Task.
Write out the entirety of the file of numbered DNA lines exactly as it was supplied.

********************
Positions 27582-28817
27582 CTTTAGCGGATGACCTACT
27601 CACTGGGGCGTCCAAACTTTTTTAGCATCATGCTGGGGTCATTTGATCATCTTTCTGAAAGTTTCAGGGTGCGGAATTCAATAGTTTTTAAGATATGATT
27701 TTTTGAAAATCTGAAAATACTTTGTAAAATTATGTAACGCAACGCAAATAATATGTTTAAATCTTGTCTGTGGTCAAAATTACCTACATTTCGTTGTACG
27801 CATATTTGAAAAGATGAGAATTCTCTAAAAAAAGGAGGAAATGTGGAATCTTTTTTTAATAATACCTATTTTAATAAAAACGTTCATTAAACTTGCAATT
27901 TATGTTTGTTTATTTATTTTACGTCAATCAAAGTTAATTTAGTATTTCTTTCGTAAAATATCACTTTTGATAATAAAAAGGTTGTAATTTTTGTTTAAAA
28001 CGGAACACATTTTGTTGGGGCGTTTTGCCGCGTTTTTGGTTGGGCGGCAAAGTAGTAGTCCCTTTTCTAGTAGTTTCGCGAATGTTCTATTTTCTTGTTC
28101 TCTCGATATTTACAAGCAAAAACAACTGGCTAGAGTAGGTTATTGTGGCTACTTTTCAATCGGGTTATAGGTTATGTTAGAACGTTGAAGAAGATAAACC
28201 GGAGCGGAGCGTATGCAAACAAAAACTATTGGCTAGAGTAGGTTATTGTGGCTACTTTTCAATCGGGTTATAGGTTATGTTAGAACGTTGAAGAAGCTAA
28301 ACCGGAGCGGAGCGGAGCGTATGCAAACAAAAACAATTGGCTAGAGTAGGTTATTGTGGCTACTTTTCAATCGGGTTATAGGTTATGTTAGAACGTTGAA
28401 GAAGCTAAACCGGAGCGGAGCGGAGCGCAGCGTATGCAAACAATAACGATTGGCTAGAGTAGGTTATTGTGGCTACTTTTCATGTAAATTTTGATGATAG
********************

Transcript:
Positions 27582-28817
27582 CTTTAGCGGATGACCTACT
27601 CACTGGGGCGTCCAAACTTTTTTAGCATCATGCTGGGGTCATTTGATCATCTTTCTGAAAGTTTCAGGGTGCGGAATTCAATAGTTTTTAAGATATGATT
27701 TTTTGAAAATCTGAAAATACTTTGTAAAATTATGTAACGCAACGCAAATAATATGTTTAAATCTTGTCTGTGGTCAAAATTACCTACATTTCGTTGTACG
27801 CATATTTGAAAAGATGAGAATTCTCTAAAAAAAGGAGGAAATGTGGAATCTTTTTTTAATAATACCTATTTTAATAAAAACGTTCATTAAACTTGCAATT
27901 TATGTTTGTTTATTTATTTTACGTCAATCAAAGTTAATTTAGTATTTCTTTCGTAAAATATCACTTTTGATAATAAAAAGGTTGTAATTTTTGTTTAAAA
28001 CGGAACACATTTTGTTGGGGCGTTTTGCCGCGTTTTTGGTTGGGCGGCAAAGTAGTAGTCCCTTTTCTAGTAGTTTCGCGAATGTTCTATTTTCTTGTTC
28101 TCTCGATATTTACAAGCAAAAACAACTGGCTAGAGTAGGTTATTGTGGCTACTTTTCAATCGGGTTATAGGTTATGTTAGAACGTTGAAGAAGATAAACC
28201 GGAGCGGAGCGTATGCAAACAAAAACTATTGGCTAGAGTAGGTTATTGTGGCTACTTTTCAATCGGGTTATAGGTTATGTTAGAACGTTGAAGAAGCTAA
28301 ACCGGAGCGGAGCGGAGCGTATGCAAACAAAAACAATTGGCTAGAGTAGGTTATTGTGGCTACTTTTCAATCGGGTTATAGGTTATGTTAGAACGTTGAA
28401 GAAGCTAAACCGGAGCGGAGCGGAGCGCAGCGTATGCAAACAATAACGATTGGCTAGAGTAGGTTATTGTGGCTACTTTTCATGTAAATTTTGATGATAG